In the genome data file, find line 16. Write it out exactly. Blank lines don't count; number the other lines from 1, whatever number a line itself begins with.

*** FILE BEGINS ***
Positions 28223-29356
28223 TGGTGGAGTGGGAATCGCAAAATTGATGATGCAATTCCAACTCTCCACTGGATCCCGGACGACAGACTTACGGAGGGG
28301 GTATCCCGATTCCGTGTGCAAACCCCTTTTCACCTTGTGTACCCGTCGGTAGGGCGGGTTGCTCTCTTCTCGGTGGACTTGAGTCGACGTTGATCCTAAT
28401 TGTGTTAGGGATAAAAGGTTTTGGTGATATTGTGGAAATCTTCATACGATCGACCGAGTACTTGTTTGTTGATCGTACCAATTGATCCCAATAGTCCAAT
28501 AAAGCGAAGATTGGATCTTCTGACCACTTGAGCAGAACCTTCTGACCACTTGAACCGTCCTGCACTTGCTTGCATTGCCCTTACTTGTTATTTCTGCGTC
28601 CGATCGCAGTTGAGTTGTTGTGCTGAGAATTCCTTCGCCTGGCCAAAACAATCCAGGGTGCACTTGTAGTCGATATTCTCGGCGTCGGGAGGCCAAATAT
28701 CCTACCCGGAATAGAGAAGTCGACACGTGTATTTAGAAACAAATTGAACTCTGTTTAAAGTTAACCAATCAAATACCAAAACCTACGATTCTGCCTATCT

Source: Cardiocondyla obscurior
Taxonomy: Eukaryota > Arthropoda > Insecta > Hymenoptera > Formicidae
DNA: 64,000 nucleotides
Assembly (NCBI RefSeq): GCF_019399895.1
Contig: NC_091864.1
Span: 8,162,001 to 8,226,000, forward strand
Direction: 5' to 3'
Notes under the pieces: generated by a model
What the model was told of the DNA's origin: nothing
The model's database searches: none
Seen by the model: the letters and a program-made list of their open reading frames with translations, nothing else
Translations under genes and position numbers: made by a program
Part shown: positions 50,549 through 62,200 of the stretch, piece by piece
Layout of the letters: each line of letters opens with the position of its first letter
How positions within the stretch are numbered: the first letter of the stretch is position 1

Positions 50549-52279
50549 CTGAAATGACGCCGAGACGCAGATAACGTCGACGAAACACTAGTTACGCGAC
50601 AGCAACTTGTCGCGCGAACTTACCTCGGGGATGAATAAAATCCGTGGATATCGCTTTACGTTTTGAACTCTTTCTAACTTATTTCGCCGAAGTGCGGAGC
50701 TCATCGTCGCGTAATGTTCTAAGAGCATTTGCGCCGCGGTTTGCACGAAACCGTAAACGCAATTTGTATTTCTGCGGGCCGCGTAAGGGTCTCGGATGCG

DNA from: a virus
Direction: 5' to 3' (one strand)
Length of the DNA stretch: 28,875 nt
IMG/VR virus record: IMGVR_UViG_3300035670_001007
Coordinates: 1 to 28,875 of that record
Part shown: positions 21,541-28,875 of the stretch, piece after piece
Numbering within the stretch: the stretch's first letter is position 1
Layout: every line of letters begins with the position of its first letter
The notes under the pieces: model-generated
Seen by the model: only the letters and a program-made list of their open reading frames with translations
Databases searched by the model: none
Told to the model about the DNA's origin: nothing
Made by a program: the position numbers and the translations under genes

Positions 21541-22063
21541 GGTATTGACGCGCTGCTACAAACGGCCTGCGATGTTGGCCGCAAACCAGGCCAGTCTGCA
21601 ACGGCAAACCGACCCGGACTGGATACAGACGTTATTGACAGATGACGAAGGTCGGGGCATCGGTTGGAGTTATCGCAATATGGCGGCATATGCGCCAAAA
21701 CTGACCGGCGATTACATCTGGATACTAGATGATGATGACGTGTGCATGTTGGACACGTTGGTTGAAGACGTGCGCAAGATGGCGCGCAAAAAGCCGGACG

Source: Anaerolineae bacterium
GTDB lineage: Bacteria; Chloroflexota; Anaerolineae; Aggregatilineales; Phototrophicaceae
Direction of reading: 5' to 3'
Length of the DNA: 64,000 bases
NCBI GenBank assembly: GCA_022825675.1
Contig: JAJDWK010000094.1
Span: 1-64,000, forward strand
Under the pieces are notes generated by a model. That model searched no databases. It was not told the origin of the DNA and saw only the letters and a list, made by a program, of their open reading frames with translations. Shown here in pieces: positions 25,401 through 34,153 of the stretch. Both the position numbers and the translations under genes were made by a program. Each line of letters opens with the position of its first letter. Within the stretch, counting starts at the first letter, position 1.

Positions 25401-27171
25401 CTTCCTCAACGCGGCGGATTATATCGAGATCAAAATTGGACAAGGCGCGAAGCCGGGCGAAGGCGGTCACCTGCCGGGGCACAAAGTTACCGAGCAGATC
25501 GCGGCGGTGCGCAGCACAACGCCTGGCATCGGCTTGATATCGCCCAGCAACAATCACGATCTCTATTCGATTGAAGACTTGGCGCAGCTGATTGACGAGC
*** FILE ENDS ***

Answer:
What the model was told of the DNA's origin: nothing